The oblong particle 10 a generates a signal trace D1 because the detector signal is modulated for a relatively long time, but only has a relatively low amplitude due to the small transverse extension of the particle 10 a. For a round particle 10 b, to whose shape the semicircular curvature of the mask segments is tailored, the trace D2 results. The entrance of the particle 10 b into the section 80 causes a rapid signal increase. A corresponding situation applies for the case when the particle 10 b leaves the section 80. Finally, the particle 10 c (pair) leads to the signal trace D3, which extends over a larger time range than particle 10 b due to the greater lengthwise extension and reaches a higher amplitude than particle 10 a due to the larger transverse extension.
The mask shape described above with reference to FIG. 2 can also be used for particle counting, as is illustrated in FIG. 9. The mask contains two segments which are set up for transmission of light from the sections 80 a, 80 b and which each have the shape of a square frame. The sections 80 a, 80 b are positioned in the lengthwise channel direction at a predetermined interval. The selection of the interval and the size of the sections 80 a, 80 b (and/or the corresponding mask segments) is selected depending on the particle sizes occurring and the flow speed in the channel. The particle counting can even be performed size-selectively.
Thus, the smallest particle 10 a produces the signal trace D1 with two separate maxima corresponding to the passage of the particle 10 a at each of the sections 80 a, 80 b. For the medium particle 10 b, the signal trace D2 results, in which the maxima run into one another. For a sufficiently large particle 10 c with a characteristic size which is comparable with the interval of the sections 80 a, 80 b the signal trace D3 with one single maximum results. The signal traces D1 and D2 can additionally be used to determine the particle speed from the interval of the maxima.
FIG. 10 again shows a top view of the channel with the channel floor 51 and the channel side walls 53, 54. In the channel, particles 10 a, 10 b move with the flowing suspension fluid according to the direction of the arrow. The object detection according to the invention is designed here in such a way that it is determined whether a particle moves in the center of the channel or more at the edge of the microchannel. For this purpose, the mask has two segments made of straight, crossing strips which are positioned in such a way that the light from the sections 80 a, 80 b of the microsystem is transmitted to the detector. The sections 80 a, 80 b each extend as straight strips over the entire width of the channel and are curved relative to the transverse channel direction, so that an X-shape with the strips intersecting in the center of the channel results.
Detection through a mask which transmits the light from sections 80 a, 80 b selected in this way results in a signal trace D1 with one single maximum if the particle 10 b moves in the center of the channel or a signal trace D2 if the particle 10 a moves at the edge of the channel, so that each section 80 a, 80 b is crossed two times.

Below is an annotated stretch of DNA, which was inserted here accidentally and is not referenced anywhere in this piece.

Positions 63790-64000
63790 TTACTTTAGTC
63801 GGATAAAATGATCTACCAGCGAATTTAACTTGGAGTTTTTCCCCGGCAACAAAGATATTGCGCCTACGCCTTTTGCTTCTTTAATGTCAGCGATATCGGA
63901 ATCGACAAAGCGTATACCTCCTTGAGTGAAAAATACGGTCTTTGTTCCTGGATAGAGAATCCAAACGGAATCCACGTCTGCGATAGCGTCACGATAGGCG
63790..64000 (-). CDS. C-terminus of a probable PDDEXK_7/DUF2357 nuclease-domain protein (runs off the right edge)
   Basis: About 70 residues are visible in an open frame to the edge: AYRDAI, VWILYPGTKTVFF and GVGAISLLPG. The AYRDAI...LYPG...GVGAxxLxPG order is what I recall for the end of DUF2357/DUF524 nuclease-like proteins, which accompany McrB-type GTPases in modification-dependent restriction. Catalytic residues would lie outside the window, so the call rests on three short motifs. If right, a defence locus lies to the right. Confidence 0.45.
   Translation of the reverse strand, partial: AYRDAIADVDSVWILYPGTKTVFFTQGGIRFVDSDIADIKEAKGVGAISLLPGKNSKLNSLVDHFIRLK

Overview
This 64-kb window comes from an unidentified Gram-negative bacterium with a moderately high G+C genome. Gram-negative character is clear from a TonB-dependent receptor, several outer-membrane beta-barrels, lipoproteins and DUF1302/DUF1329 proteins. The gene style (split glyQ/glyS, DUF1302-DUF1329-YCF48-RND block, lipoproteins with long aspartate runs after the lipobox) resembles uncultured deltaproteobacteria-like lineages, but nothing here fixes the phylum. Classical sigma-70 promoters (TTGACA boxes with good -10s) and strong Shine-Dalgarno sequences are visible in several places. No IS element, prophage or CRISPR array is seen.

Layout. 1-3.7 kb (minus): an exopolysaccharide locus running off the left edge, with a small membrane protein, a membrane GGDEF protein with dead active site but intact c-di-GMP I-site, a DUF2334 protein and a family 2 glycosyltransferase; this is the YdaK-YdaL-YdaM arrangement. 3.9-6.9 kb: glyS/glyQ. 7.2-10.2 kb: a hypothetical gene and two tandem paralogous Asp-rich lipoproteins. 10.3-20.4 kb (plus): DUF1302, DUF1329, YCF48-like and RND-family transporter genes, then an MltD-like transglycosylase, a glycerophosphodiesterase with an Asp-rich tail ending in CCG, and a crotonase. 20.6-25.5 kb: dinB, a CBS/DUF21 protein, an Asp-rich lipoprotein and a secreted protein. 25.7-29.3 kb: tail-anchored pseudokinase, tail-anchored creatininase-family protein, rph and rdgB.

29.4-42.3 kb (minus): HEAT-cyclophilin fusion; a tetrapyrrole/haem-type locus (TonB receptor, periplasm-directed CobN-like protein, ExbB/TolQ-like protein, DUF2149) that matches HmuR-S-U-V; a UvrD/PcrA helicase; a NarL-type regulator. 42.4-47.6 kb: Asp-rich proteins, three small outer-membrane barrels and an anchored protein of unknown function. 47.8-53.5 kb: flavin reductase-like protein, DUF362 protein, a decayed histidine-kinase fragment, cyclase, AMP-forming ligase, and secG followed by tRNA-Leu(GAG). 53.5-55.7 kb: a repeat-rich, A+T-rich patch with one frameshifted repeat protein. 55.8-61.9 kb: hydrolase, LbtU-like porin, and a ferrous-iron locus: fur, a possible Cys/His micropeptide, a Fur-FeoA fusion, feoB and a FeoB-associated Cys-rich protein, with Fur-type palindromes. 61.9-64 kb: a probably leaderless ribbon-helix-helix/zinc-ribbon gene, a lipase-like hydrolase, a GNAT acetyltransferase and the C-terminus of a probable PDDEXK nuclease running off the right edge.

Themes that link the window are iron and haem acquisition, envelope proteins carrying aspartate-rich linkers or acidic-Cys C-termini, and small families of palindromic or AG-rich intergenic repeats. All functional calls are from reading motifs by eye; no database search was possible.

A similar monitoring function is illustrated in FIG. 11, which depicts a top view of a channel with focusing electrodes 44 on the channel bottom 51. The focusing electrodes 44 form field barriers, which the particles 10 a cannot penetrate, when high frequency voltages are applied to them, so that, in combination with the force of the flow, a particle movement toward the center of the channel occurs. If one of the focusing electrodes 44 fails, particles 10 b can pass by the electrodes except at the center.
In order to detect this type of malfunction of the focusing electrodes 44, the mask is designed in such a way that particles at the channel edge can again be distinguished from particles in the center of the channel. For this purpose, the mask has three segments, comprising two straight strip-shaped segments and one dot-shaped segment, which are positioned in a straight row transverse to the lengthwise channel direction. The segments are set up for the purpose of transmitting the light from the sections 80 a, 80 b, and 80 c of the microsystem to the detector. After the passage of each of the particles 10 a through the center or the particles 10 b through the edges of the channel, the signal traces shown in the lower part of FIG. 11 result. The signal trace D1 shows a high amplitude, i.e. a strong modulation of the detector signal. This indicates the particle 10 b has passed through the sections 80 a or 80 c and therefore one or both of the focusing electrodes 44 is switched off or defective. In contrast, the signal trace D2 shows a small modulation corresponding to particle passage through the center of the channel. The signal corresponding to the signal trace D2 can in turn be used as the count signal for counting the particles 10 b which have passed the focusing arrangement.